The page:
The date was Sunday, September 4, right smack in the middle of Labor Day weekend 1988. My wife Nancy and I had tickets to see the New York Mets play the Los Angeles Dodgers. The weather forecast called for rain, but since we had already hired a babysitter for our children, aged four and seven, we decided to give it a go. The rain began to fall right about the time we were crossing the George Washington Bridge from New Jersey.
“The weather isn't looking so good. Do you think we should turn around?” Nancy asked.
“Not yet,” I answered. “We’re almost there. Besides, we already have a babysitter for the day. Let’s try to give it our best shot.”
We got to the parking lot and ran in between the raindrops all the way to the stadium. I remember the ticket taker smiling knowingly at me as if to say, “If you came out here in this weather, you must have a babysitter.” I just smiled back.
Our seats were in the mezzanine and out in the pouring rain. I asked an usher if we could move up to the dry seats in the last few rows. He just shrugged his shoulders. As we were climbing up the steps, I swear I could hear him say, “If you came out here in this weather, you must have a babysitter.” I turned around, but the usher was already gone.
We sat there for about an hour, watching the rain pummel the tarp on the infield as the outfield water began to collect and form into little puddles. It was then that I noticed a bus backing up through the players parking lot next to the Mets’ bullpen. The team was hitting the road after today’s game, so I assumed that this activity meant the game was about to be called on account of the rain.
The search for the New York Mets Hall of Fame
I decided that there was still time to try to make something of the day, so I said, “Since we have time to kill, why don’t we try to find the new Mets Hall of Fame? I believe it's somewhere on the first base side of the press level. That's not far from here.” By now, we were both tired of the blowing rain and the water cascading down the stadium steps, so we got up and headed out.
“Maybe we should just go home,” Nancy said, her wet shoes squeaking as she walked.
The voice in the back of my mind immediately began screaming at me not to quit. “We planned this day for weeks and these things don't come around very often,” I said. In an attempt to be humorous, I then said in my best Bill Murray imitation, “I don't think the hard stuff’s coming down for a while. Remember that line from the movie Caddyshack?" I could almost hear Nancy roll her eyes at me.
We found our way to the press level and made a left turn, a right turn and then another left until I finally found the spot that I always seem to find in situations like this: Lost!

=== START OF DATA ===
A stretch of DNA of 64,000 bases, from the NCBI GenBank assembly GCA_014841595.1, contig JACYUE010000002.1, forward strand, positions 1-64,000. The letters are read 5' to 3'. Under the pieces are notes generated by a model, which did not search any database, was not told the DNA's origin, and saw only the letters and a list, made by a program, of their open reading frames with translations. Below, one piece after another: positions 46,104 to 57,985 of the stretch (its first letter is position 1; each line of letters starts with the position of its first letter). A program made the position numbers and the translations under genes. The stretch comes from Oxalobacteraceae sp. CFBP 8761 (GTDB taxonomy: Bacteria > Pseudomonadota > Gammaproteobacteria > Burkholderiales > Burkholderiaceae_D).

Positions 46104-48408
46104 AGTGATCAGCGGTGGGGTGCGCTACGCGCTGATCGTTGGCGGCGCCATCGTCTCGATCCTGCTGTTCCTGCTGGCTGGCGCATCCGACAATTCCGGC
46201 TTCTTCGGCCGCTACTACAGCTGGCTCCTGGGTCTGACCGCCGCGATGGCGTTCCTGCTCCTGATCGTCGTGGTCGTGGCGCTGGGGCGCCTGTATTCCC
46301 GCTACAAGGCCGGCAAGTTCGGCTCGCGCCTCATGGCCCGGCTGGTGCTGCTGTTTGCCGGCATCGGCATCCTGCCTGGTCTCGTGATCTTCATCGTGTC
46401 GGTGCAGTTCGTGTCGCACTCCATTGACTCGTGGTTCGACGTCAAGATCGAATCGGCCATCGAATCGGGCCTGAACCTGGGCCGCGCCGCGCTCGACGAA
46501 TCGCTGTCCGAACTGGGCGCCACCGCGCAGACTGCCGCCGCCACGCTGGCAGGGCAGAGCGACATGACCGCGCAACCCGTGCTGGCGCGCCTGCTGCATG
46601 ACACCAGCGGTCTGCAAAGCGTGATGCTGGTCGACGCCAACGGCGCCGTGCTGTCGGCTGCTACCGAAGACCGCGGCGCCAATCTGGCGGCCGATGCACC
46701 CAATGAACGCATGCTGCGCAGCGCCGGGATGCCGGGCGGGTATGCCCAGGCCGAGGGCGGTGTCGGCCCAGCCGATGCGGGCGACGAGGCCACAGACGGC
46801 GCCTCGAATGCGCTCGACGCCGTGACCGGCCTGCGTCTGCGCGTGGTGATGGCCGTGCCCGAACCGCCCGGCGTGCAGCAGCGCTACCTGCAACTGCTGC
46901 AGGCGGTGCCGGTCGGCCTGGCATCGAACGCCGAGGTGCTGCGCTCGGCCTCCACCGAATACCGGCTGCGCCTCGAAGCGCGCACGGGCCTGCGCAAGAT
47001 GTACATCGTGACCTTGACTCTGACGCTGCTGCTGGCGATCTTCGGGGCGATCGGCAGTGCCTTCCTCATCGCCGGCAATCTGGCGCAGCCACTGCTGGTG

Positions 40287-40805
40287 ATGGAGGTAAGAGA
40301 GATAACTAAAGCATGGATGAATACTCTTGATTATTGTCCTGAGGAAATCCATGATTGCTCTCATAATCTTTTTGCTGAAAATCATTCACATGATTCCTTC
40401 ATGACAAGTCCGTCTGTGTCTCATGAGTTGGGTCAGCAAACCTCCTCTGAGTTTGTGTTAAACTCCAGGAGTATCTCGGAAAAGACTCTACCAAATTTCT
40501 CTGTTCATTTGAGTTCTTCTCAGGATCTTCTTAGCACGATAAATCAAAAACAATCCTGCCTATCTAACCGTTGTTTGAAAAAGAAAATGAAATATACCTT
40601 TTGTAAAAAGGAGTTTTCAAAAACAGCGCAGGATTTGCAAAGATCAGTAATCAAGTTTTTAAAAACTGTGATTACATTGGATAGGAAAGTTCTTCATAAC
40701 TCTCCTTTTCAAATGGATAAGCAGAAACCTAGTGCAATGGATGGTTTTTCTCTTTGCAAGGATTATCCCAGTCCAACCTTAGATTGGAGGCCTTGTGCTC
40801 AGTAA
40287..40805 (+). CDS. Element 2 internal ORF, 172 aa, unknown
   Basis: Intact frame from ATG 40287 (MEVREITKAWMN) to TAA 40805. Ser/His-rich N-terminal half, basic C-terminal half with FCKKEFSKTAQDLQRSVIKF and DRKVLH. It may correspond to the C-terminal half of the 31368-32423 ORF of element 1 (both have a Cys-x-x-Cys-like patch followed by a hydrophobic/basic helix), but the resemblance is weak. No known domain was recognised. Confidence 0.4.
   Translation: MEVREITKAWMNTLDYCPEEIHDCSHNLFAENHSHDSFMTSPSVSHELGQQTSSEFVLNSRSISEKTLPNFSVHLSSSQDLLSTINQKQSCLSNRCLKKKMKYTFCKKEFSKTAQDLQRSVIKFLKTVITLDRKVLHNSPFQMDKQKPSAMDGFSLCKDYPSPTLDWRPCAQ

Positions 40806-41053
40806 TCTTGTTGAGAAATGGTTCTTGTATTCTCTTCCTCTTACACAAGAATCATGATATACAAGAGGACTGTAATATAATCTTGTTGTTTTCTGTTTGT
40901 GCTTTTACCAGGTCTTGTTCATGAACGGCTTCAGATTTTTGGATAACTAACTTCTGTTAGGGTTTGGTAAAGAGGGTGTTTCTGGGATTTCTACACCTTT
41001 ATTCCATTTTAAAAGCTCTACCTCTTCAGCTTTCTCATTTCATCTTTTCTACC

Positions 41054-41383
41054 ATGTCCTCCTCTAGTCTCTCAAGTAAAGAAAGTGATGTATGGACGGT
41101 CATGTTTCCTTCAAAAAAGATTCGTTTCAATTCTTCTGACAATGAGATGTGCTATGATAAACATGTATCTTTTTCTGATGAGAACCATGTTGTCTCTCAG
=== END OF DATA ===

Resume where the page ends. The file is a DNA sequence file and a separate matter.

“Are you sure you know where we're going?” Nancy asked. “Why don’t we find someone and ask for directions?”
Mets broadcasting legend Bob Murphy with a happy recap
I wouldn’t even qualify that question with an answer. Real men don’t ask for directions. Besides, I was pretty sure that we had already passed into a restricted area. We forged ahead with a few more turns, hoping to find our way out before being arrested for trespassing. At this point, I saw someone coming from the other direction down the narrow corridor. Luckily, it wasn’t a policeman. It was none other than long time New York Mets broadcaster Bob Murphy! He quickly gave us a smile and a nod, acknowledging us as fans but also indicating that he had somewhere to go.
“Do you think we are going to play baseball today, Bob?” Nancy asked as Murphy passed us in the close quarters of the hallway.
“Well, little lady, it’s raining awfully hard out there,” Bob Murphy said. “There’s an awful lot of water on the field. I’d have to say that it doesn’t look too good for today.”
Murphy disappeared behind a door. Suddenly, a security guard was heading our way waving his hands to get our attention. My go-to reaction in troubled situations like this was to play stupid. Somehow, it’s always been quite believable. This time I merely told the truth. We were looking for the new Mets Hall of Fame and got lost in the catacombs of the Shea Stadium press level. The guard told us that the game has been rained out, the Hall of Fame was closed, and sent us on our way towards the exit.
“I wish that I had more of a chance to speak with Bob Murphy,” I said as we headed outside in the rain.
“Why? Were you planning on asking him for a happy recap of his visit to the press box men’s room?” Nancy said, “because that’s where he was headed.” I hate it when my wife has better jokes than me.
We exchanged our rainchecks for the game of September 22 and came back to see the Mets clinch the 1988 National League Eastern Division Pennant. It was an exciting night, one that I’ll never soon forget. It’s definitely my second favorite New York Mets Shea Stadium experience of all time.
What’s my number one favorite New York Mets Shea Stadium experience of all time?
Meeting New York Mets broadcasting legend Bob Murphy!